December 18, 2011
I try to balance this blog with an interest in both independent film and music. But lately movie reviews have certainly been favored… so much so that I do not feel I can fairly offer a truly objective list of top 10 albums of 2011 (though February will certainly see a list of 20 of the best films I saw this year, as usual). I do plan a year-end music review post, but it will be one of the most subjective year-end posts/articles I have ever written.
In the meantime, as the new year looms, what better time to make my resolution to bring more music coverage to this blog for 2012, starting today with a personal music-oriented excursion that proves I still have a strong interest in vinyl records.
Last weekend, I made by bi-annual visit to Fort Lauderdale, Florida’s Rodeway Inn, about an hour-long drive north of my home, for a small, regular Florida record show that just may be the only routine record collector’s meet in South Florida. The last time I went, about six months ago, I arrived late and came out with scant few offerings to boast about. This time I was going to pay the extra three bucks for early entry (the show has a $7 cover for early entry before 10 a.m. and $5 after that [$4 with the flyer I had]), and it paid off. Below are pictures of the haul with some notes on the records.
One of my early great finds resulted in some awesome David Bowie bootlegs offered at a steal of a price: $3 for vinyl bootlegs, including some of his most acclaimed: Slaughter in the Air, the Thin White Duke and Resurrection on 84th Street. The first was culled from a performance in 1978. I’ve heard that live material well enough on the official Stage live album, and it’s not the greatest period for Bowie in concert. The latter two are both from the 1976 Station to Station tour, the Resurrection set is one of Bowie’s most famous concerts, at the Nassau Coliseum in New York. That has since been reissued on both CD and vinyl by EMI Records, as noted in many of my most popular postings on this blog (Could ‘Station to Station’ be EMI’s final Bowie reissue?; David Bowie’s Station to Station to be reissued in fancy 9-disc package; U.S. release date announced for Bowie’s Station to Station reissue; Advance copies for Bowie’s Station to Station features DVD-A).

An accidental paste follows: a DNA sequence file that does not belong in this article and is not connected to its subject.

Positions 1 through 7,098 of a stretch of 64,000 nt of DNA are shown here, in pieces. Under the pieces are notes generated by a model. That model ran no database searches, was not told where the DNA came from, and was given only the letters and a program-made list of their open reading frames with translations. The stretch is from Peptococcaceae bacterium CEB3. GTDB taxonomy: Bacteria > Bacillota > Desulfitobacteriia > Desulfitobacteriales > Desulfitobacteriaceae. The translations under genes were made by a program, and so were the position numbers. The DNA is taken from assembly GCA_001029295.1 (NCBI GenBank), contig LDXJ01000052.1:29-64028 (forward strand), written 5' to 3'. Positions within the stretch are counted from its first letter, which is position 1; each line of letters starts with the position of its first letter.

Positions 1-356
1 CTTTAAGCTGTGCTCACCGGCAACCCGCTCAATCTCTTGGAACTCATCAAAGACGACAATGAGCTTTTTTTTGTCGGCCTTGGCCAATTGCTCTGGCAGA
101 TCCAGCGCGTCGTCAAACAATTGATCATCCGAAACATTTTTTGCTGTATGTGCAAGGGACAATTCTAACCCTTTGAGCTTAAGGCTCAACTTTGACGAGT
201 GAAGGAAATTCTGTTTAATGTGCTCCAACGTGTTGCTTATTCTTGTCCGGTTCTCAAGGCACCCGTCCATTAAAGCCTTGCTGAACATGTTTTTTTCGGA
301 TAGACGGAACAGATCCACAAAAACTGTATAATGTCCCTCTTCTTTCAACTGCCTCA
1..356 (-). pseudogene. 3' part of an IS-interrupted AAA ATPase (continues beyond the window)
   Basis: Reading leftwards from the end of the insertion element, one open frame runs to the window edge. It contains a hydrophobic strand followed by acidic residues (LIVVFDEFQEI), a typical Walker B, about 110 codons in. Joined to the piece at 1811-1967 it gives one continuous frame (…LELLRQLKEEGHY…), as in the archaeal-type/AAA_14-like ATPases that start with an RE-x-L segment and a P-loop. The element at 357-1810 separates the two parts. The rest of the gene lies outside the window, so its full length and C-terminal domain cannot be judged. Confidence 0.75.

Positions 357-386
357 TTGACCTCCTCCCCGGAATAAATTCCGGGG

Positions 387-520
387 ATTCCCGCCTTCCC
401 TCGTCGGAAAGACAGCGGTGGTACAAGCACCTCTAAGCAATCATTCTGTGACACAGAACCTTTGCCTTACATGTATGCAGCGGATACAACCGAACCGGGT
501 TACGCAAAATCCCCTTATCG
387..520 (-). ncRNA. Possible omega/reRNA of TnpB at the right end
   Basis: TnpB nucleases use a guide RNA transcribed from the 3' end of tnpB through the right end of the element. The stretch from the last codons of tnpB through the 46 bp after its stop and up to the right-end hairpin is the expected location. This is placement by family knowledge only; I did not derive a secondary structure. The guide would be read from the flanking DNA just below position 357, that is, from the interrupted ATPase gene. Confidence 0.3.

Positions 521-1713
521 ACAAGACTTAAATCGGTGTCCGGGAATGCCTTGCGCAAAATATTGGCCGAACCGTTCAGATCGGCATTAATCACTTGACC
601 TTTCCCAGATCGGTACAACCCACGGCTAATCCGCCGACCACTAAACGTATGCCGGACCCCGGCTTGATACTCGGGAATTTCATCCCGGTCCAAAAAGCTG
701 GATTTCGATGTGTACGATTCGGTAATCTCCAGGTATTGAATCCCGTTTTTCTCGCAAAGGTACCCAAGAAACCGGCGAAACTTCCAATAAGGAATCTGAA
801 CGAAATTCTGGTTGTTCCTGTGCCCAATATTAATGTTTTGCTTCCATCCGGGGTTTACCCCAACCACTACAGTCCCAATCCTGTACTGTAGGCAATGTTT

I was comfortable to be in the presence of those records but would not see myself playing them over enough, if at all. I was interested in some other Bowie boots that included this cheap, black and white covered version of Bowie’s live appearance on the Midnight Special in 1974, offering previews of music that would end up on Diamond Dogs and covering his earlier hits, entitled Dollars in Drag – The 1980 Floor Show.
Then there was this double LP boot entitled The Serious Moonlight Rehearsals.
It’s another live era that never did Bowie much justice but also saw him selling out stadiums, following the release of his hit 1983 album Let’s Dance. The titles of the tracks, like “I Really Meant to Say” and “Hinterland” intrigued, though those are probably made up titles by the bootlegger of popular Bowie cuts.
I expect “Hinterland” will turn out to be “Red Sails,” but I cannot ever recall hearing that song live from a 1983 performance recording, and the cover and vinyl looked to be in good enough condition to make it worth checking out. But the special icing on this cake of this boot is the fact that guitarist Stevie Ray Vaughn is advertised as having participated, and though he famously recorded guitar for Let’s Dance, giving the album quite a distinctive sound, he did not actually join the tour (Earl Slick came in for that), so this should make for an interesting spin on the record player.